Research Paper Volume 11, Issue 7 pp 2071—2081

Early-life vancomycin treatment promotes airway inflammation and impairs microbiome homeostasis

Xin Yang1, , Hanrong Feng2, , Xueqin Zhan1, , Chao Zhang2,3, , Rui Cui2, , Lijia Zhong1, , Songmin Ying2, , Zhimin Chen1, ,

  • 1 Department of Pulmonology, Children’s Hospital, Zhejiang University School of Medicine, Hangzhou, China
  • 2 Department of Pharmacology and Key Laboratory of Respiratory Disease of Zhejiang Province, Department of Respiratory and Critical Care Medicine, Second Affiliated Hospital, Institute of Respiratory Diseases, Zhejiang University School of Medicine, Hangzhou, China
  • 3 Department of Anatomy and Cell Biology, School of Medicine, Zhejiang University, Hangzhou, China

Received: November 20, 2018       Accepted: March 31, 2019       Published: April 13, 2019
How to Cite

Copyright: Yang et al. This is an open-access article distributed under the terms of the Creative Commons Attribution License (CC BY 3.0), which permits unrestricted use, distribution, and reproduction in any medium, provided the original author and source are credited.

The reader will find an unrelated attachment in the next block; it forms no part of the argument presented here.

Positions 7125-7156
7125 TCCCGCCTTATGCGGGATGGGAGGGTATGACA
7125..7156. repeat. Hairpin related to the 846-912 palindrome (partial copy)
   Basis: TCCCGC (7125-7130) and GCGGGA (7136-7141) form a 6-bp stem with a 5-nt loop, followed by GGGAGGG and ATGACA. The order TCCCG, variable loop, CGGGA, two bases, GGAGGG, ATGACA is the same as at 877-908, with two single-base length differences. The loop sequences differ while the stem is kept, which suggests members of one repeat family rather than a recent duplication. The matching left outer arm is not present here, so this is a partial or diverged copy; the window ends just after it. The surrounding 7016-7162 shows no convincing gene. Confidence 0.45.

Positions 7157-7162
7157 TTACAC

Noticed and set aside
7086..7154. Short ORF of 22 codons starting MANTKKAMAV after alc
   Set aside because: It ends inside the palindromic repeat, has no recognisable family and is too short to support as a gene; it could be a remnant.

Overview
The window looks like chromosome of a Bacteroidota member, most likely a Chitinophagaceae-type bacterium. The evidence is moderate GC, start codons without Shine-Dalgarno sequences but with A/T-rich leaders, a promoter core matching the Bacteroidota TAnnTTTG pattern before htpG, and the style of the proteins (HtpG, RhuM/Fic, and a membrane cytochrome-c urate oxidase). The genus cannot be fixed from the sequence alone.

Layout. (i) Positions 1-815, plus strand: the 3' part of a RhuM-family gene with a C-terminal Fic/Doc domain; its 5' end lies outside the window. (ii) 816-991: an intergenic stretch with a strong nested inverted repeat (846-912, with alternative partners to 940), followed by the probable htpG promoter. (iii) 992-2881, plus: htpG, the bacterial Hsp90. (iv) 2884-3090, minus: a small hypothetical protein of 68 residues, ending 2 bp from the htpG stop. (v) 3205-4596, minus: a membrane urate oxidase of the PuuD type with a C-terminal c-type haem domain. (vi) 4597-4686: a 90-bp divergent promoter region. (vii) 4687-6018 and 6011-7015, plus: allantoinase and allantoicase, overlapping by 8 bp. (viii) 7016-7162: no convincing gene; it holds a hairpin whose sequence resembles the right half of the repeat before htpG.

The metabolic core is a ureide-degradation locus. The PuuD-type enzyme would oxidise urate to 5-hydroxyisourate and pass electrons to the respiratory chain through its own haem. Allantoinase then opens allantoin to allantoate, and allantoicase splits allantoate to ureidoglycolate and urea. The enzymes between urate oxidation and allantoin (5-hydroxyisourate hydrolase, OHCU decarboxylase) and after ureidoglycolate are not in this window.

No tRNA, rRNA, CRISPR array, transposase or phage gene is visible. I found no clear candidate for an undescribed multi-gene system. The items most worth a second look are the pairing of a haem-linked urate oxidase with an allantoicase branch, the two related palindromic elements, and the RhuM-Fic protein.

Several studies have reported that gut and lung microbiomes are involved in the process of asthma pathogenesis. However, it remains unclear how perinatal or early-life antibiotic intervention affect adult allergic airway inflammation. We assigned C57BL/6 mice randomly to four experimental groups: normal saline control (NS), ovalbumin (OVA), vancomycin pretreated NS (VAN-NS), and vancomycin pretreated OVA (VAN-OVA). The vancomycin groups were orally given the drug from gestational day 14 to 6 week. An OVA-induced asthma model was then established at 6 weeks of age, and airway inflammation was evaluated. In addition, total DNA was extracted from the feces and lung tissue and used for 16S rDNA gene sequencing, to detect the composition of the microbiome. In the VAN-OVA group, airway inflammation and Th2-related cytokines were found to be significantly increased versus the control groups. Gene sequencing showed that vancomycin treatment attenuated the richness and evenness, and altered the composition of the microbiome in the gut and lung. Micrococcaceae and Clostridiaceae-1 were potentially correlated to the severity of allergic airway inflammation. Our study suggests that perinatal and early-life vancomycin intervention aggravates allergic inflammation in adulthood, which might be correlated with imbalanced gut and lung microbiome homeostasis.


OVA: ovalbumin; BALF: bronchoalveolar lavage fluid; AHR: airway hyper-responsiveness; H&E: hematoxylin /eosin; PAS: periodic acid-Schiff; Q-PCR: quantitative real-time PCR.